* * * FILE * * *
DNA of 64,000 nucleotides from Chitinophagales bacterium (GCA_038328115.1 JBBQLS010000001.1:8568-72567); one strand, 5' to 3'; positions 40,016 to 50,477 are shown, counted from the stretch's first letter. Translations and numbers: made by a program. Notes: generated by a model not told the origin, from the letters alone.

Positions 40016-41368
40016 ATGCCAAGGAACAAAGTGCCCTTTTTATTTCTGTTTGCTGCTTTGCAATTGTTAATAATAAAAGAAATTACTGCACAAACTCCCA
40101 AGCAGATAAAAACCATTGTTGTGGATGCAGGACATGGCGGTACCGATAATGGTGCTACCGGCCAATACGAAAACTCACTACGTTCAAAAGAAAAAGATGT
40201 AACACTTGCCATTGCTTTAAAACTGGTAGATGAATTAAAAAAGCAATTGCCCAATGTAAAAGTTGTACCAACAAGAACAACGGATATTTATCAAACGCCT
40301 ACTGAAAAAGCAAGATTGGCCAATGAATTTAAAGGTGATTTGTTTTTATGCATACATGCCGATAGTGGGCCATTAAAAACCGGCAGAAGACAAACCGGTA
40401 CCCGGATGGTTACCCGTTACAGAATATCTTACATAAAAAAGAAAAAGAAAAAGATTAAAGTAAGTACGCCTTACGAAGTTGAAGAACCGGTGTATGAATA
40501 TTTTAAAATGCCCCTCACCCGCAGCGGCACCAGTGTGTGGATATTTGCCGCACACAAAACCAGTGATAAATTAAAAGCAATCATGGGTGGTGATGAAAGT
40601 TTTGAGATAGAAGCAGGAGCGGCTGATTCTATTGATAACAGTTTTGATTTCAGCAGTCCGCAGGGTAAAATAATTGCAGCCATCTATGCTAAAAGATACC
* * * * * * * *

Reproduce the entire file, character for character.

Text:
DNA of 64,000 nucleotides from Chitinophagales bacterium (GCA_038328115.1 JBBQLS010000001.1:8568-72567); one strand, 5' to 3'; positions 40,016 to 50,477 are shown, counted from the stretch's first letter. Translations and numbers: made by a program. Notes: generated by a model not told the origin, from the letters alone.

Positions 40016-41368
40016 ATGCCAAGGAACAAAGTGCCCTTTTTATTTCTGTTTGCTGCTTTGCAATTGTTAATAATAAAAGAAATTACTGCACAAACTCCCA
40101 AGCAGATAAAAACCATTGTTGTGGATGCAGGACATGGCGGTACCGATAATGGTGCTACCGGCCAATACGAAAACTCACTACGTTCAAAAGAAAAAGATGT
40201 AACACTTGCCATTGCTTTAAAACTGGTAGATGAATTAAAAAAGCAATTGCCCAATGTAAAAGTTGTACCAACAAGAACAACGGATATTTATCAAACGCCT
40301 ACTGAAAAAGCAAGATTGGCCAATGAATTTAAAGGTGATTTGTTTTTATGCATACATGCCGATAGTGGGCCATTAAAAACCGGCAGAAGACAAACCGGTA
40401 CCCGGATGGTTACCCGTTACAGAATATCTTACATAAAAAAGAAAAAGAAAAAGATTAAAGTAAGTACGCCTTACGAAGTTGAAGAACCGGTGTATGAATA
40501 TTTTAAAATGCCCCTCACCCGCAGCGGCACCAGTGTGTGGATATTTGCCGCACACAAAACCAGTGATAAATTAAAAGCAATCATGGGTGGTGATGAAAGT
40601 TTTGAGATAGAAGCAGGAGCGGCTGATTCTATTGATAACAGTTTTGATTTCAGCAGTCCGCAGGGTAAAATAATTGCAGCCATCTATGCTAAAAGATACC